INDIANAPOLIS – James Hinchcliffe is an NTT IndyCar Series veteran now. He’s made over 100 starts in the series and has reached victory lane six times in the process. He’s earned that distinction. Included in his feats over the years is a win in the 2017 race at Long Beach as well as earning the pole for the 100th Running of the Indianapolis 500.
Hinchcliffe, 32, though has found a good home for himself at Arrow Schmidt Peterson Motorsports. See, he’s been with the big teams before – spending three years with Andretti Autosport from 2012 through 2014. Despite winning three times in a single season in 2013, his best overall years have come since he’s been with Arrow Schmidt Peterson Motorsports.
James Hinchcliffe leads Sebastien Bourdais in the 2018 Grand Prix of Long Beach – INDYCAR Media Site
The thing is, SPM isn’t part of the quote on quote “Big 3” teams. Andretti Autosport, Team Penske and Chip Ganassi Racing have combined to win the last 16 IndyCar Series championships and 12 of the last 14 Indianapolis 500’s as well. Since 2016, they’ve also combined to win 41 of the last 53 races.
So, in terms of winning a championship or even an Indy 500, your best shot to do so is with one of those top three teams.
“You’ve got to remember, Andretti’s (Autosport) been winning championships the last 15 years, Ganassi 30 and Penske 50,” said Hinchcliffe in an exclusive interview with us on Prime Sports IndyCar. “So, our team only started back in 2012. We’re still the new kids on the block in a lot of ways and so you look at how consistently we’re able to run up front at that stage, it speaks volumes.
But, Hinchcliffe has caught SPM at a good time. The organization is on the rise and on the brink of making it the “Big 4.” Really, if you thrive at a team like SPM, you use that as a stepping stone to land with Penske, Ganassi or Andretti. Simon Pagenaud did that with earned him a ride with Penske. He won a championship in his second year with their organization.
Hinchcliffe, is doing it backwards and so far, it’s looking like it’s paying off. That’s why he sees Arrow SPM as not a stepping stone anymore, but a place he’d like to finish his career off at.
“I think that’s definitely the direction that we’re headed,” Hinchcliffe continued. “That’s been the goal of the team the last few seasons. Really between ’17 and ’18 we sat down and laid out some goals for the team and how to achieve that.
“We’re really making moves to make it going from the Big 3 to the Big 4 and for me it’s been such a cool thing to be part of that transition and part of that growth. I would love nothing more to bring home a championship for Arrow SPM and see my career out here. I very much believe that this could be a destination type team.”
Where as Hinchcliffe said earlier that Penske, Ganassi and Andretti have been competing at Indy Car’s highest level for decades, SPM has only been at it full time since 2011. This is just their ninth season at competing for a championship.
So, forgive them if they don’t have the equipment, experience or the budgets to compare themselves to the “Big 3.” Despite that, Hinchcliffe has been among the best non “Big 3” drivers in the series over the last few years and so far out of the gates in 2019, he’s their top threat at this year’s championship.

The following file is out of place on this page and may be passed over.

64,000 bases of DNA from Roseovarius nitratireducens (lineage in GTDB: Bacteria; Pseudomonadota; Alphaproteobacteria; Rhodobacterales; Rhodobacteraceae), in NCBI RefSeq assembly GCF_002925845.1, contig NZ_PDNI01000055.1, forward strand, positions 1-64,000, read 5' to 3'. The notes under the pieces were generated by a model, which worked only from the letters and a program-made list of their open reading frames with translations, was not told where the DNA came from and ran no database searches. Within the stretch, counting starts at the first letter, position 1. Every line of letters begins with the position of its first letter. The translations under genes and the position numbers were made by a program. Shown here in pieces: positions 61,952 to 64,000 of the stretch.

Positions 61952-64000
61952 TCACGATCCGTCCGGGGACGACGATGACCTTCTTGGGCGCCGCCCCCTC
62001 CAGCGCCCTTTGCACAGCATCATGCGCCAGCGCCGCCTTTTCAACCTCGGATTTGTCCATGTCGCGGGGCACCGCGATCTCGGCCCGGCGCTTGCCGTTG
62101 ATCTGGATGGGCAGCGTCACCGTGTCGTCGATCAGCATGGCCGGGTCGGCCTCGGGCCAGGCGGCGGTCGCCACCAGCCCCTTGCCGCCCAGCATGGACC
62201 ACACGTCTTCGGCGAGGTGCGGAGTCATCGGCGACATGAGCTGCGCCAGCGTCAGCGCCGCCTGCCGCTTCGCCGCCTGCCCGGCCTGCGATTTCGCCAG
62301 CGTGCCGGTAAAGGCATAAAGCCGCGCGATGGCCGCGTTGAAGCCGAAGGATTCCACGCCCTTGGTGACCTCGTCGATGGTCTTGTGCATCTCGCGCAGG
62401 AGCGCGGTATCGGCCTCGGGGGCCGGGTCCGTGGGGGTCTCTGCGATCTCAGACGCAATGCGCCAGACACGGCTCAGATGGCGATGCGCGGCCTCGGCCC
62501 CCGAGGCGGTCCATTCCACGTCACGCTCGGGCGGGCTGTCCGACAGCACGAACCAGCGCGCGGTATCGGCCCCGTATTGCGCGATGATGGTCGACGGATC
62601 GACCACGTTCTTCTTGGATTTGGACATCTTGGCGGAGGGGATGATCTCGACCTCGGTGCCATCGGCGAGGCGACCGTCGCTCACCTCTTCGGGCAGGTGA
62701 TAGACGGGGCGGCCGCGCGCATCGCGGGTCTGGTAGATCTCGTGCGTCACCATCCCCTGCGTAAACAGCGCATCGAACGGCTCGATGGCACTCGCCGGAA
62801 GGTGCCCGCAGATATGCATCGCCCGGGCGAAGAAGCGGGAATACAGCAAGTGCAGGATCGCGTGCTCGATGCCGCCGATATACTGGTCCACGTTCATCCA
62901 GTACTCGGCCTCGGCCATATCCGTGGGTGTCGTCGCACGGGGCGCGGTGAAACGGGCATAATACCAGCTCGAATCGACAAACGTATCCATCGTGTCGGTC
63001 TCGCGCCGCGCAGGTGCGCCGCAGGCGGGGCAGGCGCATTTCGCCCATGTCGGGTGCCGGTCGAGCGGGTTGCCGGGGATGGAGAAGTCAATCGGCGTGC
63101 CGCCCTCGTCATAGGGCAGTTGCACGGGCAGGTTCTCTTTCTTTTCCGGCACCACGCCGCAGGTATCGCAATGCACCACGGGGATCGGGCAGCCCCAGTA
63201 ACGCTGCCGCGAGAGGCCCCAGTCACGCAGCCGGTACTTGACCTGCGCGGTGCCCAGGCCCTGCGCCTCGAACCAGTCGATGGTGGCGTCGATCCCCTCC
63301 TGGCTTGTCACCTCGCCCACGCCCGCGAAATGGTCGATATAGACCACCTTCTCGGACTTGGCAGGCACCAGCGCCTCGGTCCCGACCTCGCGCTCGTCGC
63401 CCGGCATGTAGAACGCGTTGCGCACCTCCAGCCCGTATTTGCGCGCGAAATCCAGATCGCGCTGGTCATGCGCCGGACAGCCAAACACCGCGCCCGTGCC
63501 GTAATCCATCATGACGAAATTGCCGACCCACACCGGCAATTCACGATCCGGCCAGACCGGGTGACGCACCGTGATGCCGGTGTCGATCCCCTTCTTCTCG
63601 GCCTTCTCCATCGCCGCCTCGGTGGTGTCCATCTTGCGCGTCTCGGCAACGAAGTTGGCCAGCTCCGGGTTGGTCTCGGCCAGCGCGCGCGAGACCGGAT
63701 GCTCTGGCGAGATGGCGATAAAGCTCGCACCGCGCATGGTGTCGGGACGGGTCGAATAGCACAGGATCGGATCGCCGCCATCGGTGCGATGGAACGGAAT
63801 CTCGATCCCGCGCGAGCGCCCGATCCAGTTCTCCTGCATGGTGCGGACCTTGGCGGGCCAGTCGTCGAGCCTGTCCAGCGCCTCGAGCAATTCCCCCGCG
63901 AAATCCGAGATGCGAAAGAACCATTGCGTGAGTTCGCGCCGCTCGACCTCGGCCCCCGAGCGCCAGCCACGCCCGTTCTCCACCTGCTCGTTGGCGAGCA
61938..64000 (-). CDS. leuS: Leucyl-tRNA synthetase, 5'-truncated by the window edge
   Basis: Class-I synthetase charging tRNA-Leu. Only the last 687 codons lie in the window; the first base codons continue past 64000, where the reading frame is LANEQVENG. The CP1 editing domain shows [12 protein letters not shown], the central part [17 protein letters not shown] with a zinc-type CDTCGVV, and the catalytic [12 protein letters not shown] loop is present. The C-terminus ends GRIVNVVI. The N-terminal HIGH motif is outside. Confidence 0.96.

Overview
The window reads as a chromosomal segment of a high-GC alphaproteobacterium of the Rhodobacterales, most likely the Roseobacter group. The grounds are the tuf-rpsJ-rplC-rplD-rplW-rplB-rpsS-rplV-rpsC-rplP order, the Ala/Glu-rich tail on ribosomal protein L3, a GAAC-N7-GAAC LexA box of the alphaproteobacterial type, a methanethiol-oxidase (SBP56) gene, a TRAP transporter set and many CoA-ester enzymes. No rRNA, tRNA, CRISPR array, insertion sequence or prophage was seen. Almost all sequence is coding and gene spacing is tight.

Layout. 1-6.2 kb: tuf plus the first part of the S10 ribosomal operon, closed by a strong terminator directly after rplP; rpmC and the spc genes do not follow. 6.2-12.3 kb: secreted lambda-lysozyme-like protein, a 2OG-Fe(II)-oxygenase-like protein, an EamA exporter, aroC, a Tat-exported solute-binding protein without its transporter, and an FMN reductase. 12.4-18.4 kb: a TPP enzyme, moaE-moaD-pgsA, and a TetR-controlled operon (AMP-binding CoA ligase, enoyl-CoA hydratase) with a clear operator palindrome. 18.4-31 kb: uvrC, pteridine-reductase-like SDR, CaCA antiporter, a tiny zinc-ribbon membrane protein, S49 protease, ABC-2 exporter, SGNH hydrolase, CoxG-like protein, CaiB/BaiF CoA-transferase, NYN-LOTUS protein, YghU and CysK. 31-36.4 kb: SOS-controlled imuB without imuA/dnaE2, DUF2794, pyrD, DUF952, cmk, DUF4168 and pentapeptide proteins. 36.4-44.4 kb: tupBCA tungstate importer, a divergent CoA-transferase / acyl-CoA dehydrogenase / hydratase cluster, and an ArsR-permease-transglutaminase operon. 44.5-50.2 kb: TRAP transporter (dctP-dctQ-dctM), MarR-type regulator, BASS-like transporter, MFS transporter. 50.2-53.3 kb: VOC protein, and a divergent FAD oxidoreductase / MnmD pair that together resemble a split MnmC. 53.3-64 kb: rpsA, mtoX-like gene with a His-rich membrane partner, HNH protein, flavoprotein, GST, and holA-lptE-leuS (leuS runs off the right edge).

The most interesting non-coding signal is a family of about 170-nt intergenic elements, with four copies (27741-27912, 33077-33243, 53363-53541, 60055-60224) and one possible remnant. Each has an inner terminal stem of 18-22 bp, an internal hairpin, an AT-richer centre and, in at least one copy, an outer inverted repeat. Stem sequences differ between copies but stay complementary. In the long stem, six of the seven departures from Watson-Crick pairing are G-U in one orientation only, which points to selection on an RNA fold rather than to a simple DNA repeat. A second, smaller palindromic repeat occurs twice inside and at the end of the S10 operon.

5 Years With SPM, 4 Different Teammates In Team Car
What makes this even more remarkable is that Hinchcliffe is on his seventh different teammate in team car in the last five years.
With so much change, Hinchcliffe is well on his way to keeping Rosetta Stone in business.
In fact, among the seven different teammates he’s had since 2015, five of them hail from different countries.
In 2015, he had James Jakes (England) as a teammate. In 2016, he had Mikhail Aleshin (Russia). In 2017, it was Aleshin again but Jack Harvey (England) and Sebastian Saavedra (Colombia) replaced Aleshin in the final few races. Last year was his good friend Robert Wickens (Canada). Unfortunately, Wickens was seriously injured at Pocono and Carlos Munoz (Colombia) stepped in over the final two races as his replacement.
James Hinchcliffe chats with his rookie teammate with Arrow Schmidt Peterson Motorsports Marcus Ericsson at COTA – INDYCAR Media Site
This year, he has rookie Marcus Ericsson (Sweden) in the second car.
That’s a lot of change and not a lot of time to gel with the second teammate. Plus, it’s not like his teammates have a big array of Indy Car experience to bring with them. That always brings challenge to overcome it. Ericsson, brings in no IndyCar experience. Yes, he’s talented, but he’s never seen any of these tracks before, let alone been in an Indy Car prior to January.
Wickens last year had no experience other than a practice day at Road America in 2017 either. Aleshin in 2015 and 2016 had the best help but he didn’t pan out.
Now it’s back to square one, again. With a new car in 2018, you need all the data you can. Rahal/Letterman/Lanigan Racing said that they didn’t want to add a second car just to add one, as they didn’t want to take any resources away from Graham Rahal’s car. It worked in a sense that it brought them back to relevance again, but they hit the proverbial wall when Rahal had to do all the setups and data due to not having a team car at his disposal. He could only do as much as he could and they plateaued out as a top five or six car but couldn’t close the gap.
They needed a teammate. They brought back a second team and hired a veteran in Takuma Sato. SPM, has a second car, but rookie teammates each year.